WhereNext

Tracking a Minor Ingredient with a Major Impact on Business

Consumers are beginning to avoid products that aren’t made through sustainable practices, and legislators worldwide are converting those preferences into regulations. In response, businesses have invested in supply chain transparency. Knowing the source—and conditions at the source—of every product component can be cumbersome. However, it has become a business necessity, given procurement standards such as Norway’s new law barring government contracts for products that contribute to rain forest destruction.

Prominent multinationals such as Mondelēz, Procter & Gamble, and Cargill have vowed that they won’t source products connected to deforestation. Now a new form of location intelligence is helping these and other companies honor regulations and keep promises to consumers.

The Surprising Ubiquity of a Tropical Tree 

The most widely used vegetable oil on the planet, palm oil is big business. Its production accounts for nearly 10 percent of the world’s permanent cropland. The oil plays a major role across the global economy—as an ingredient in shampoo, lipstick, ice cream, biofuels, and other consumer staples.

As a global refiner of palm oil, Bunge Loders Croklaan (BLC) closely monitors its supply chain. The commodity has been implicated in deforestation, giving rise to protests about harmful practices. To guard its reputation as a responsible palm oil source, BLC takes great care in selecting suppliers.

Lately, BLC has been purchasing and analyzing satellite imagery of supplier plantations to gain added assurances. Imagery can reveal whether suppliers are contributing to deforestation.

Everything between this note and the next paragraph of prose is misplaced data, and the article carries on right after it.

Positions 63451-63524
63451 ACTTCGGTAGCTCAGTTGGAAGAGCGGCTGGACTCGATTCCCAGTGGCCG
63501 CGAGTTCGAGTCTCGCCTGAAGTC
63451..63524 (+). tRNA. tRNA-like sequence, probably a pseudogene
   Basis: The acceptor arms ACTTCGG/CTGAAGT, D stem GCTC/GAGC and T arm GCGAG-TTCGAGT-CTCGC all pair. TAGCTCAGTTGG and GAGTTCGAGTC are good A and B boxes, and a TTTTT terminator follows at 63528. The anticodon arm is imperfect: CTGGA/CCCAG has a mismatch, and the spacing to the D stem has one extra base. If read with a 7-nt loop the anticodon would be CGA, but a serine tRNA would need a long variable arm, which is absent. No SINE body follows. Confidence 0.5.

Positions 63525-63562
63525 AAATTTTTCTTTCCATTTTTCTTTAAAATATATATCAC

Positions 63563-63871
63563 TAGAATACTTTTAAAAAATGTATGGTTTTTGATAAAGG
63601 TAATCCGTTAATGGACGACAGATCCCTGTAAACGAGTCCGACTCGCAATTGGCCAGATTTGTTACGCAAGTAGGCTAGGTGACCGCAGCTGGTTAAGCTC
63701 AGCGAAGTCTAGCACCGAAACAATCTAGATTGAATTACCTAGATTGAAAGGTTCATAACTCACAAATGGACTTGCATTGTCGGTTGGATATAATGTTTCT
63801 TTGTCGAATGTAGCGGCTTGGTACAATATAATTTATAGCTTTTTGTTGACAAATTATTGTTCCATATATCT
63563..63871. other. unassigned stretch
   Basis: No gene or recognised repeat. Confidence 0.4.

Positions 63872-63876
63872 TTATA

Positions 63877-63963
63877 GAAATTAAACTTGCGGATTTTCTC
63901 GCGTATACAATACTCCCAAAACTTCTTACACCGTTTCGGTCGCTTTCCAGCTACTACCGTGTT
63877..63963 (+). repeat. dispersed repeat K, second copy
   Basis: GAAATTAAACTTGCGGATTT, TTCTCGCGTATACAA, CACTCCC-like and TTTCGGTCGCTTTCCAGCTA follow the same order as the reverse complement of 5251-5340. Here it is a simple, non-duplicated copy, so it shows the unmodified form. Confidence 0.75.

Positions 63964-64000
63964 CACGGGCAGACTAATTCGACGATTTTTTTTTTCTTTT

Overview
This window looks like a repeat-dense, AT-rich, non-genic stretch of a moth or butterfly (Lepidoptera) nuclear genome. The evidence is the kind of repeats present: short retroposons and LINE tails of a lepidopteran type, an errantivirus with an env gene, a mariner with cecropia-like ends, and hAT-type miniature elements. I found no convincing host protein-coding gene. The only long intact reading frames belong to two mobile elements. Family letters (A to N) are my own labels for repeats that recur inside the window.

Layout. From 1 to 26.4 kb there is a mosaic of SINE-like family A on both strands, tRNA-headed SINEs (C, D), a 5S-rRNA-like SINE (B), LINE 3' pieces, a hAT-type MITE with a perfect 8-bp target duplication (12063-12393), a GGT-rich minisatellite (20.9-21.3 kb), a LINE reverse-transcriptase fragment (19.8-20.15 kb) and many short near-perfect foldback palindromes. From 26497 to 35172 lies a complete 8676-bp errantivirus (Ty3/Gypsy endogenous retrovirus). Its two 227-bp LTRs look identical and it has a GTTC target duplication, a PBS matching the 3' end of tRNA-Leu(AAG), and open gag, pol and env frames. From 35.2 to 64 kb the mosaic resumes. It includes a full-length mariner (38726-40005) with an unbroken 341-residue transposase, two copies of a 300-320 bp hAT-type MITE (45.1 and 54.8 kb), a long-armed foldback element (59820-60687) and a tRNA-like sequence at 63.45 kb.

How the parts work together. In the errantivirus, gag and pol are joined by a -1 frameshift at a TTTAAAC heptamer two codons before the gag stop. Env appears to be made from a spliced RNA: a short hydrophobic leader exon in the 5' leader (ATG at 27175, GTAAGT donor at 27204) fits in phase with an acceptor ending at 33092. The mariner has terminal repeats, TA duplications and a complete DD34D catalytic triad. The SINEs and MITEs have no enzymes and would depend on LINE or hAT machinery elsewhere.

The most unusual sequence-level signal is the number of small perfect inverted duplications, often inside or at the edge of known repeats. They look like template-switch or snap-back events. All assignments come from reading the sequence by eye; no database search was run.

“We are mapping and monitoring our palm supply chain” says Tijs Lips, sustainability manager at BLC. “At the moment, we monitor all of our Malaysia supply base [20 million hectares] and soon we’ll add Indonesia, together covering our largest sourcing area.”

If BLC staff see any deforestation in the imagery, they mobilize quickly. “We look most closely at a two-kilometer-wide boundary outside the fence,” Lips explains. “If we see any encroachment, we gather information or send a team to gather intelligence to see if we need to take corrective measures.”

Location Technology Illuminates the Supply Chain

With offices in more than 23 countries and processing and manufacturing facilities in 60 locations around the world, BLC uses a geographic information system (GIS) to monitor the movement of palm oil through its supply network and to inform and prioritize action against unsustainable practices.

Through its GIS-based monitoring, the company can trace all its palm oil back to the mill where it was processed. BLC is working to have traceability to all plantations of origin as well.

“We have key performance indicators (KPIs) that we publish every quarter on dashboards, informed in part by our GIS efforts,” Lips says. “Some of the metrics we present include the amount of our area that we monitor, how much of our supply chain we have mapped, and how much we know about our supply.”

Certification Adds Oversight